8. Goulash


Must taste the authentic Hungarian goulash when in Budapest. Best is when they are served in pots like this.

9. Fresh Produce of Hungary

center market 
flickr/ scat blanc

Fresh vegetables, whole and mostly close to perfect are presented nicely. The thin skin TV paprika are mild even sweet, while the eros paprika (the light green ones) are hot, peppery hot. The large vine ripened tomatoes are ever so beautiful and delicious. In Spring, the strawberries and raspberries are in season and not to be missed! You can find them sold by kilos in markets and various fruits and green grocers stalls.

10. Gothic Revival Parliament

Parliament Building - Budapest 
flickr/ Zsolt Bugarszki

This Gothic Revival style, notable landmark of Hungary is the Hungarian Parliament building in Budapest. It is one of Europe's oldest legislative buildings and one of the tallest building in Budapest. You can find it on the Lajos Kossuth square on the bank of the Danube where its main facade faces the River Danube.

11. Tram No. 2
Tram, Budapest
Flickr/Bronwen Lee
First, do take tram no. 2 for a sweeping view of Danube and Pest after you've purchase some BKV public transportation tickets. Be sure to validate your tickets before the ride and Tram No. 2 runs from Jaszai Mari ter by the Margaret Bridge (Margit hid). So it serves as an enjoyable introduction to the city down to the Pest side of the Danube river.

When you pass the neo-Gothic Parliament and Museum of Ethnography, you can see some Hungarian folk art, just be sure to avoid it on Mondays. From Kossuth ter is how you can get there. Then pass this Szechenyi Chain Bridge as it is historically the first bridge between Buda and Pest. Castle District is right on the Buda side. Other two worthwhile places to see is the Fovam Square (Fovam ter) and the Central Market Hall (Nagycsarnok). Today, the addition to this area to sight see is the multi-purpose Balna (formerly known as CET Building) which looks like a whale. This glass-roofed Balna Budapest is the latest state-of-the-art cultural and entertainment shopping center. For culture seekers, there are galleries, shops, cafes, exhibition, restaurants etc. So from Mondays to Thursday, it is opened from 8am til midnight, and weekends til 2am.

12. Palace of Arts

The Hungarian National Theatre and the Palace of Arts at night

Classic attractions are Palace of Arts (mupa.hu) which is the finest concert halls in Europe. If you like to shop for some souvenirs, the best suggestions are paprika, fresh vegetables, salami. The thing to note is to avoid the stalls on the right hand side as they are targetting tourists mainly. Then in the afternoon for lunch, do check out the Hungarian styled tapas and fuller meals with a fresh duck salad.  Of course we want to mention the Hungarian wines.

13. Thermal Baths

Széchenyi Bath Budapest
Flickr/Zsolt Bugarszki

You can make the second part of the afternoon a cultural tour to the Applied Arts Museum (Corvin negyed station) and check out the Art Nouveau elements of Hungary - Odon Lechner that has a pure white interior. It encompasses the Hungarian and Turkic ornamentation on the outside and features permanent displays in particular the Art Nouveau wooden and gold clock.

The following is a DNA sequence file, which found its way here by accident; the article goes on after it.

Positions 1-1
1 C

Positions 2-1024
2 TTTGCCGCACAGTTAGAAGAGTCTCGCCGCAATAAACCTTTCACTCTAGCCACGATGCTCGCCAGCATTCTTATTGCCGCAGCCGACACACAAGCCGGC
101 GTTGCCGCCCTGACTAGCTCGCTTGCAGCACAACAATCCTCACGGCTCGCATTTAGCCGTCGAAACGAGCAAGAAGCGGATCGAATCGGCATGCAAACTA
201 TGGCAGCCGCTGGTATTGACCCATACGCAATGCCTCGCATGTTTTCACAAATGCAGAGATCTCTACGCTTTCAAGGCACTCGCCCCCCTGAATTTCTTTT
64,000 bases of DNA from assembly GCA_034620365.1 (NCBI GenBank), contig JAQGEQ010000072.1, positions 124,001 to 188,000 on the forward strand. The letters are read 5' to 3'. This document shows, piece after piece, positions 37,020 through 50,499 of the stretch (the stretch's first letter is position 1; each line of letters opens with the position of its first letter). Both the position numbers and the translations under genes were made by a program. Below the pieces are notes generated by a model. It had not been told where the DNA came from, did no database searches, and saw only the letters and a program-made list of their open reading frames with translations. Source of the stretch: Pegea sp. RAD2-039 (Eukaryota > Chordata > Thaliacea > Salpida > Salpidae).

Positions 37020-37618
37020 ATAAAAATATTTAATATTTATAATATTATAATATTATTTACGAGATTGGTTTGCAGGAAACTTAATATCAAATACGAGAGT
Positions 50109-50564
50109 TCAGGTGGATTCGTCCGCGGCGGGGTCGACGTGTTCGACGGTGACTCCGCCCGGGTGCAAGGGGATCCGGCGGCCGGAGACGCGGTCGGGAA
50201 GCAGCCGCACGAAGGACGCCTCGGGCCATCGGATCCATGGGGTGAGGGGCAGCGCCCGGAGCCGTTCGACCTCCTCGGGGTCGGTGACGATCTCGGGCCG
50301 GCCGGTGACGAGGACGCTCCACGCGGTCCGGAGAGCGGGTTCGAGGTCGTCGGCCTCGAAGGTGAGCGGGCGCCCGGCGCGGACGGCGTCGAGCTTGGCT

For the health-conscious, try the Themal bath (szechenyibath.com). If you want to also have a swim, do *bring your swimming cap! It is optional to schedule some time to Szentharomsag utca 7, to see the Golden Eagle Pharmacy museum at Tarnok utca 18 (and again except Monday please). The other is the Semmelweis.Museum.hu where you can see those questionable medical tools and cures. 

For the artistic and soulful people, the Royal Palace and the Hungarian National Gallery (except Mondays) offers you works by Hungary’s finest artists: Tivadar Kosztka Csontvary who used to be the 19th century visionary whom Picasso admired. Other worthy to mention artist are Jozsef Rippl-Ronai who features Art Nouveau canvasses.

In spring or summer, you can access the Siklo Funicular to get down the river bank. Cross Lanchid to the Art Nouveau Gresham Palace on Szecheny ter is also a nice activity. Then proceed to the glass-roofed lobby of Four Seasons Hotel and enjoy yourself to a cuppa coffee.

14. Glorious Hungarian Cuisine

Squealer, The Pork Knuckle

Brunch places which are child/baby-friendly restaurant which we have personally tried is the Pest Vakvarju Restaurant at Pauley Ede street. In their menu is this pork knuckle dish called the Squealer that is cooked in "Joasszony style", and it is definitely worth a try. After the meal, have a nice stroll or walk in the park. Parks you can choose from the Hosok ter to Varosliget walk, the City Park, to museums to playgrounds.

15. Fairy-tale like Vajdahunyad Castle

Flickr/evgenia kohan

If you are adventurous enough or being there as a couple, do try the Rowing Lake in the spring or summer. Of which, it turns to ice rink in winter for some ice-skating. One of my favourite place is the fairy-tale Vajdahunyad Castle.